III. The chief quartermaster and commissary of the army in the field, Generals Easton and Beckwith, will repair at once to Goldsborough, and there control the movement of supplies according to the necessities of the army and orders issued at the general headquarters.

IV. The Right Wing of the army will group to the front and right of
Goldsborough, looking north; the Left Wing in front and left of Goldsborough; the Center in Goldsborough, with detachments to cover the railroad to the rear. The cavalry will be posted at or near Mount Olive Station. All will send forging parties into the country, being careful to have them strong and well guarded.

By order of Major General W. T. Sherman:
L. M. DAYTON, Assistant Adjutant-General.

HDQRS. MIL. DIV. OF THE MISSISSIPPI, In the Field, Goldsborough, N. C., March 24, 1865.

I. Brevet Brigadier-General Dodge, chief quartermaster Department of North Carolina, will, with all possible dispatch, procure from Charleston and Savannah all the railroad rolling- stock that will be required to put the Wilmington and Goldsborough Railroad in working order to the required capacity.

II. To facilitate General Dodge in this work he is authorized to make use of any ships he may deem necessary for transporting such stock, and all commanding officers at Savannah, Charleston, and Wilmington will assist him to any degree he may require.

III. Brevet Brigadier-General Easton, chief quartermaster Military Division of the Mississippi, will furnish General Dodge a suitable steamer to proceed at once to the execution of his orders.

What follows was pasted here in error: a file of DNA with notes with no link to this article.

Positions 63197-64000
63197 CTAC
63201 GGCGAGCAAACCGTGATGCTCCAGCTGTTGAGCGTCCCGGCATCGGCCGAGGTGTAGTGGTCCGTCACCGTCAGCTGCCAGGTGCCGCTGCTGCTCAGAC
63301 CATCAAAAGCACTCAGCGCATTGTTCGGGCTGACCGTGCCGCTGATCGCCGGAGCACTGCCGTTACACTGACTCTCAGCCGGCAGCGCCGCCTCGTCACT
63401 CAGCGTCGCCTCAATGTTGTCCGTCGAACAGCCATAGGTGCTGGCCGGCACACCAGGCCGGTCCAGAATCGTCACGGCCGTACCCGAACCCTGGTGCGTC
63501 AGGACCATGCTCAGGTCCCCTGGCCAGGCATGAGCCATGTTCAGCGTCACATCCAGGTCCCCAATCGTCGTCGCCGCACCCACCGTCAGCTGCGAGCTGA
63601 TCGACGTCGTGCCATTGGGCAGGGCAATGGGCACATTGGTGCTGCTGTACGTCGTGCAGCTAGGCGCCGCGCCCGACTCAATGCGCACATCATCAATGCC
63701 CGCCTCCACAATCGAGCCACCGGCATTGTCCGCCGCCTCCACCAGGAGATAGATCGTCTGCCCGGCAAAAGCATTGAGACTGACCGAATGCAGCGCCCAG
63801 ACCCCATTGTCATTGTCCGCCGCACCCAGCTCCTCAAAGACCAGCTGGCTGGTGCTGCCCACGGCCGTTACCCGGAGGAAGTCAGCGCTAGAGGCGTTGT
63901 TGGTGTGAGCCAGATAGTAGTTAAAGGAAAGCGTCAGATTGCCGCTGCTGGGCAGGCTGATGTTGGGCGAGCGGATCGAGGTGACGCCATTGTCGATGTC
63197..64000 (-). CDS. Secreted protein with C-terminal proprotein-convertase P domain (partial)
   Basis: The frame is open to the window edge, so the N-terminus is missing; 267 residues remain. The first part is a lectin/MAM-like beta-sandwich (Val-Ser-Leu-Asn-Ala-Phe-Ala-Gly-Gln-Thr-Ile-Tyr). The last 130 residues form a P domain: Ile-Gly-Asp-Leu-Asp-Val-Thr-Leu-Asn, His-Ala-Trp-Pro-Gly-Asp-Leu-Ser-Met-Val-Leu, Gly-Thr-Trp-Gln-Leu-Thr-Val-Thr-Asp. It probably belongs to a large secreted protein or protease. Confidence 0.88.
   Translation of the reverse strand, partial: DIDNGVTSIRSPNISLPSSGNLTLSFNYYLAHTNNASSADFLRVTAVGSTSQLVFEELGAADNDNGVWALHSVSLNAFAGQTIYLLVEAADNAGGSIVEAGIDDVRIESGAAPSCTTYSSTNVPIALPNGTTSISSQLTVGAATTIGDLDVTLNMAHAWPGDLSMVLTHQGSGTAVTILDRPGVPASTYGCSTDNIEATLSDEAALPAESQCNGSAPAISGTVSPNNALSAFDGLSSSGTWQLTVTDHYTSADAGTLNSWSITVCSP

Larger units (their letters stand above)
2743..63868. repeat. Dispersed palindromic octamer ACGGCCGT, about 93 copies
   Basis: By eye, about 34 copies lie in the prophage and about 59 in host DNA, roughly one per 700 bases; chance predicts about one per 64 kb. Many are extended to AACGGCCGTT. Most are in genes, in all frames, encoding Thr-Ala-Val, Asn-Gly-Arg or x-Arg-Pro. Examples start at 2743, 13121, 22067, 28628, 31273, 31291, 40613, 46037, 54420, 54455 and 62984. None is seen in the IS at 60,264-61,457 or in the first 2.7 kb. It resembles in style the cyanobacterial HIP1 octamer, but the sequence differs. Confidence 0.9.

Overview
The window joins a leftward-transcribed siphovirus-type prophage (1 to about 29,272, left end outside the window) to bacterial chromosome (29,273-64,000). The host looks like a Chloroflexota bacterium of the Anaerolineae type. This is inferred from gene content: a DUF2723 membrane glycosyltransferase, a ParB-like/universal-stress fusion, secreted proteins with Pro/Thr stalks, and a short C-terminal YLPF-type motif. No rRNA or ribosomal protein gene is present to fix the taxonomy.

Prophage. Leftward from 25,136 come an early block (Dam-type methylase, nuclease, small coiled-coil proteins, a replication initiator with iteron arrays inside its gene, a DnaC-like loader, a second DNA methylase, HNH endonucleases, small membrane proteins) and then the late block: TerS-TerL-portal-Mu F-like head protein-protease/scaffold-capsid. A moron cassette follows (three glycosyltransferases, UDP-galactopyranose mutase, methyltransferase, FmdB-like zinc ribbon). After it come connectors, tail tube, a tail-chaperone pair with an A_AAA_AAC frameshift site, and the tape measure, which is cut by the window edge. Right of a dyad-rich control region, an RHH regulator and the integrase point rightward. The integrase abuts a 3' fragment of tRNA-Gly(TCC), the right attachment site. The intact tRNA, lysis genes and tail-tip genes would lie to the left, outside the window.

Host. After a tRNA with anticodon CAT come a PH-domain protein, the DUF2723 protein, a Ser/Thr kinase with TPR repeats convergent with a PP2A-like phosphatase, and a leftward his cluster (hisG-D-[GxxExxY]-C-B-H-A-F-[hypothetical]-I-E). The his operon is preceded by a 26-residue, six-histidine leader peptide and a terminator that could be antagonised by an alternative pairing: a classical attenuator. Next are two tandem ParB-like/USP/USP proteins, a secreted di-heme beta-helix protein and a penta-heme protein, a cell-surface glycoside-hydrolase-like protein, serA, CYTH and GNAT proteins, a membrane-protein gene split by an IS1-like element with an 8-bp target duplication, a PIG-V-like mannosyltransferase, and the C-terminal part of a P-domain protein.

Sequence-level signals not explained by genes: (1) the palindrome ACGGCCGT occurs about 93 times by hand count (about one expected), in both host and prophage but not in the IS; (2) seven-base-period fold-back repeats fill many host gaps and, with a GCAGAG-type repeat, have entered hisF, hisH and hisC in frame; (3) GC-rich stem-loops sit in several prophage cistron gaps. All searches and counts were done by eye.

IV. Captain Justin Hodge, assistant quartermaster, U. S. Volunteers, is hereby relieved from duty with Major General H. W. Slocum, commanding Left Wing, and will report to Brevet Brigadier- General Dodge, chief quartermaster Department of North Carolina, for orders.

V. To facilitate operations of refitting and reorganization, army commanders will establish an office at Wilmington or New Berne, to be in charge of a staff officer, with instructions to receive and dispatch couriers and soldiers joining their commands, and such other instructions as may be deemed desirable.

VI. The quartermasters at Wilmington and New Berne will give officers assigned to duty the virtue of this order all the assistance necessary for office rooms, &c.

By order of Major General W. T. Sherman:
L. M. DAYTON, Assistant Adjutant- Adjutant-General.


Major- General HOWARD, Commanding Right Wing: